Back in the Spring of 2012, I decided that I could no longer physically and mentally make my body respond to my will to teach any longer. I was wracked with pain from my back with arthritis having developed in the little joints in my spine after going four years of complaining to physicians that my supposedly fused vertebrae in my lower back felt unstable. When I finally got a physician to actually listen to me while not trying to get me addicted to the pain medications they were pushing, since they all get a kickback from their respective pharmaceutical companies (No wonder physicians don’t want universal healthcare! No one reports that they really don’t know whether one drug is better than another; they only know how much extra cash in flowing into their coffers from the drug company.), we all discovered that I knew what was wrong with me: my spine was unstable. Unfortunately for me, the damage was done by this neglect, for which the statute of limitations had all ready run out.
Now, even though I have two electronic devices implanted in my body to help lessen my pain, I still have bad days. Normal people get a headache or backache, they pop a couple of Tylenol and go on their way. Me? I hit my pain pump upwards of ten times a day to send a micro-dose of morphine to my back to momentarily kill the pain. I also have an electronic device that kills the nerve pain down both of my legs. It constantly runs to kill the pain. Occasionally, I have to get it adjusted because my body will get used to the sensation and stop working. Additionally, I have to get my pain medication changed out of my pump every four to six months to keep it fresh. Unfortunately, the way my people empty and refill the pump is to poke a needle through the skin to the right of my bellybutton where the reservoir the size of a hockey puck resides under my once firm skin. Unfortunately, my people don’t always hit the small three centimeter port on the first or second attempt, but, eventually, I will get a new 50-milliliters of morphine solution injected into my pump.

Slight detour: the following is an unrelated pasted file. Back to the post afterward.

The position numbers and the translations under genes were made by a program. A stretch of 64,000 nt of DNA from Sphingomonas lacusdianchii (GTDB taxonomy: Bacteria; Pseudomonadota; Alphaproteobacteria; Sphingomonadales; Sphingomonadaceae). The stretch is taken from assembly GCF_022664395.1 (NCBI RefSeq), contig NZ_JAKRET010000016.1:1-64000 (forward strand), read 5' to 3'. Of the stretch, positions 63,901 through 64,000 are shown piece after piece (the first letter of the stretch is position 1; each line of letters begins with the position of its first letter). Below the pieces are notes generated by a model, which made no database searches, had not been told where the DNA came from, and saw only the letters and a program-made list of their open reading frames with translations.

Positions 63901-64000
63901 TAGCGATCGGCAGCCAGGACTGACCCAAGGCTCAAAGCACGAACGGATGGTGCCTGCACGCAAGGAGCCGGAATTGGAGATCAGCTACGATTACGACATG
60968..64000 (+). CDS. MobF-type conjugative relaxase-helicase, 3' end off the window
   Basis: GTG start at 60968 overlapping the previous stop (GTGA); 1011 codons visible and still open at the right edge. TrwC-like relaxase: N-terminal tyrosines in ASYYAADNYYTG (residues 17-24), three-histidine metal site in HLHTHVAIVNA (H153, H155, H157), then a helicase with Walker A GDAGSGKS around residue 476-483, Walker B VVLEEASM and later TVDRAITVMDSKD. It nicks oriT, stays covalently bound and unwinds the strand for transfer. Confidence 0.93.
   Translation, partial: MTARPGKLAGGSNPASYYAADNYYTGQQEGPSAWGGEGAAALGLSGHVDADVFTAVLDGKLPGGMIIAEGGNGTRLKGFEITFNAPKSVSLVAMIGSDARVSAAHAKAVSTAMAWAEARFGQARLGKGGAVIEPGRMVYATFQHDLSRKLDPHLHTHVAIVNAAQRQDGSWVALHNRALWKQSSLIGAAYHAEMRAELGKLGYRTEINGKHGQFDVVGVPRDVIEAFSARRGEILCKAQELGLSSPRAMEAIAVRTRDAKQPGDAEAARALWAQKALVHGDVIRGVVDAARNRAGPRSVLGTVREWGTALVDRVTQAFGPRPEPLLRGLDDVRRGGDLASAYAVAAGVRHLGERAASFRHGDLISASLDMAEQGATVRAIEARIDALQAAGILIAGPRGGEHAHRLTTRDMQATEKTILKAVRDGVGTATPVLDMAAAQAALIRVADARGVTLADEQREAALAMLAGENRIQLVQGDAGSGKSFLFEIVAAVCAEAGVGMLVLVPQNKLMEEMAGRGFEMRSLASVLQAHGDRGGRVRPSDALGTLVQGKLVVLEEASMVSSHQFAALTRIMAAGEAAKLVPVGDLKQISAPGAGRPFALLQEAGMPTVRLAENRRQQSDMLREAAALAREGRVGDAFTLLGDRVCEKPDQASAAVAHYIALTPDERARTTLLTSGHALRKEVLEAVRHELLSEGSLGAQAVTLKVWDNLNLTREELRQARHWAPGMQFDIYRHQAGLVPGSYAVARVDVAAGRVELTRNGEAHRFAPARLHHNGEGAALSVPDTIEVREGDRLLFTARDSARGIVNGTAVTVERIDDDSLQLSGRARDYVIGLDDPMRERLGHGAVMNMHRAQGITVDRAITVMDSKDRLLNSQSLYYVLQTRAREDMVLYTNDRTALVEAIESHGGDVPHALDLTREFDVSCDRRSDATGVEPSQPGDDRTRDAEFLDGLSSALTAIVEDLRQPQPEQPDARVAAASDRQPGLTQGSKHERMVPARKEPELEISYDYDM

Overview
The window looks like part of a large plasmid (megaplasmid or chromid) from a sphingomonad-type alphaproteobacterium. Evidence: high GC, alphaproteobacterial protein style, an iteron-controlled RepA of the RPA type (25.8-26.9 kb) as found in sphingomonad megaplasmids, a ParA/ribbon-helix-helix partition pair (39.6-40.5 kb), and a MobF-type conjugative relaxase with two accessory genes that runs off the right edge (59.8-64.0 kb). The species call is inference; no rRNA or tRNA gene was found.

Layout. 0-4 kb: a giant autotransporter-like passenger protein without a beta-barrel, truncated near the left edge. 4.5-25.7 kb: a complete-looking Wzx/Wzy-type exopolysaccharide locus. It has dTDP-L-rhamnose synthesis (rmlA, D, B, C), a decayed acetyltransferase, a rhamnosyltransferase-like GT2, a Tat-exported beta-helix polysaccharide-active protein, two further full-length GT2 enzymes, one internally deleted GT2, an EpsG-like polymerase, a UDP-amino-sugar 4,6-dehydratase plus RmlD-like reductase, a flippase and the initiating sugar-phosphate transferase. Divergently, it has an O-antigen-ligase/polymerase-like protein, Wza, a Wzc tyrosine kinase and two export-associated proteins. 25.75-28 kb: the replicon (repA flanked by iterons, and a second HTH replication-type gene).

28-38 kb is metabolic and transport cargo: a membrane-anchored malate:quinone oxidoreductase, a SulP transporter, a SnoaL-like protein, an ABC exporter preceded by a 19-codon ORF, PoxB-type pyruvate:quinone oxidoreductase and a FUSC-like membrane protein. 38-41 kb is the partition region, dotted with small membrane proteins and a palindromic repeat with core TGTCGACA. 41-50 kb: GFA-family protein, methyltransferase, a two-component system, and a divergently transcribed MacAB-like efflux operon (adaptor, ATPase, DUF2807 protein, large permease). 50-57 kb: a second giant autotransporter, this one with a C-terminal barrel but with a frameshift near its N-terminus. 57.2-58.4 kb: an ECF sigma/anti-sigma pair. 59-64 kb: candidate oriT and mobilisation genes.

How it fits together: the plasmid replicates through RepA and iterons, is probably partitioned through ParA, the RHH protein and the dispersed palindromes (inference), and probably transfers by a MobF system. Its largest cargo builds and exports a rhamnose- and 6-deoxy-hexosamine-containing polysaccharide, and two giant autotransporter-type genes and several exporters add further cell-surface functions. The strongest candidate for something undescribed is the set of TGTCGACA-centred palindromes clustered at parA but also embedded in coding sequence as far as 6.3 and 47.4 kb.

Even with all of that stuff, I still need to take four Extra-Strength Tylenol and four Aleve per day to help with the pain, as well as a muscle relaxer at night to temporarily lesser my constant source of muscle spasms in my back. The reason I bring this up is that there are days where I simply cannot function. Sure, most days I fake it pretty well for an hour or two, so I can keep it together for a short period of time. But, there are the days in which I will go from the bed to the couch to the recliner to the couch to the recliner in my music room to the couch without ever having the energy to write. Sometimes, my loved ones don’t fully understand this condition, but they all try to be sympathetic. And, when it comes to family functions, I, using a sporting term, am always a game time decision. Except for my granddaughter and soon-to-be-here grandson, I will suck it up for them.
So, that’s why there will be gaps in my blog entries. I don’t want your sympathy. I simply wanted to let you all know why I can go a while without a blog entry. So, enough of my personal sob story, let’s get to some music!
As usual, I have been living in my past lately as far as music is concerned. I have been thinking about the successful artists of the Eighties, while doing some rearranging of my albums. That day, I was looking at the cover of my copy of the We Are the World album. Now, what Eighties music fan does NOT have this album? It should be required ownership by all fans of the music of that decade. This song itself is a classic line-up, a virtual who’s who of music at the time. And, yes, Prince was conspicuous with his absence, which might actually have lead to his decline in popularity. But, the artist who WAS there was Huey Lewis & the News.